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Gradalis Releases New Clinical Data on Cancer Vaccine


Gradalis this week announced interim data from a phase II trial of its personalized cancer vaccine, dubbed FANG, showing that the therapy elicits an immune response and delays time to disease recurrence in advanced-stage ovarian patients by more than a year compared with those receiving standard of care.

FANG expressed the immunostimulator recombinant human granulocyte-macrophage colony-stimulating factor, which stimulates the immune system. It also expresses bi-functional shRNAs against furin, an enzyme responsible for lysing the components of the protein TGF-beta that are involved in cellular proliferation and differentiation.

According to the company, the trial has enrolled 17 patients with stage IIIc or stage IV ovarian cancer. Twelve patients received FANG plus the standard treatment of tumor removal and chemotherapy. The other five patients received only standard therapy.

At the time of the interim analysis, a positive tumor immune response as measured by enzyme-linked immunospot analysis was observed in 71 percent of those receiving FANG, Gradalis said. “The mean time to recurrence from start of treatment for patients receiving FANG was 470 days and growing, more than 140 percent longer than the group receiving standard of care, which had a mean time to recurrence of 193 days.”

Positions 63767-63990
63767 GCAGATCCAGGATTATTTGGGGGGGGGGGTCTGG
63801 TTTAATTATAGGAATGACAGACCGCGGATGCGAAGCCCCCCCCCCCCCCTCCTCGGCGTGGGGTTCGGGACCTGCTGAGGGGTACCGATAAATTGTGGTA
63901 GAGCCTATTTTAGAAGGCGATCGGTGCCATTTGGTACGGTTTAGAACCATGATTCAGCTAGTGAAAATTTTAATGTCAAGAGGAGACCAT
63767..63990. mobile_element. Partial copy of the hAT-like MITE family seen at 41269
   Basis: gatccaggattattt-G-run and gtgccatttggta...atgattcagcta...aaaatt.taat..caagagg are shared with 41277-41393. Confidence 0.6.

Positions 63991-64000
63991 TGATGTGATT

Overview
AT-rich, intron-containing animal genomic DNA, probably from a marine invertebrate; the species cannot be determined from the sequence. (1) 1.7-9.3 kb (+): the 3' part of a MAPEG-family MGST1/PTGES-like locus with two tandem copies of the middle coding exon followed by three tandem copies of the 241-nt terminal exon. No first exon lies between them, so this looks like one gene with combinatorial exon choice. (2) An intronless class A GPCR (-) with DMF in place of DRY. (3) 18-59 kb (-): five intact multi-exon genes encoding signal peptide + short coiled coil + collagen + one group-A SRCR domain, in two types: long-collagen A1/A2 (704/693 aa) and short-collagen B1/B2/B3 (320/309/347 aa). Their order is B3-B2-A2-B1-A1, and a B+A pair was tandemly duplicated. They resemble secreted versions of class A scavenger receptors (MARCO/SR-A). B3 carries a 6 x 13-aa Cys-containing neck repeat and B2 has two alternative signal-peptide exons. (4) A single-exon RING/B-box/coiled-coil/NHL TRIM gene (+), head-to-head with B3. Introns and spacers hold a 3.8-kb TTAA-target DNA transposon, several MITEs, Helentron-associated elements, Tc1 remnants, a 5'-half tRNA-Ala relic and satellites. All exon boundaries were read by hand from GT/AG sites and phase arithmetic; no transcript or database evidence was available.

There were no adverse events reported with FANG treatment.

"In this study of women who otherwise have a very poor prognosis, we are seeing a significant delay of recurrence in the FANG treatment group which is increasing daily," Minal Barve, the lead investigator on the study, said in a statement.

Gradalis also released the findings of a follow-up analysis of 32 patients with various late-stage cancers who were enrolled in a phase I trial of FANG. The results showed a median survival of 562 days compared to 86 day median survival for the 23 patients who met study inclusion criteria but elected to undergo other treatment options.

“Based on an analysis of risk factors derived from a database of 1,181 patient assessments from the MD Anderson Clinical Center, the expected survival for patients enrolled in the FANG clinical study was between 6.2 and 8.4 months,” the company said. “Treatment with FANG therefore more than doubled overall survival time to 18.7 months for patients with very advanced cancer who had an otherwise poor prognosis.”

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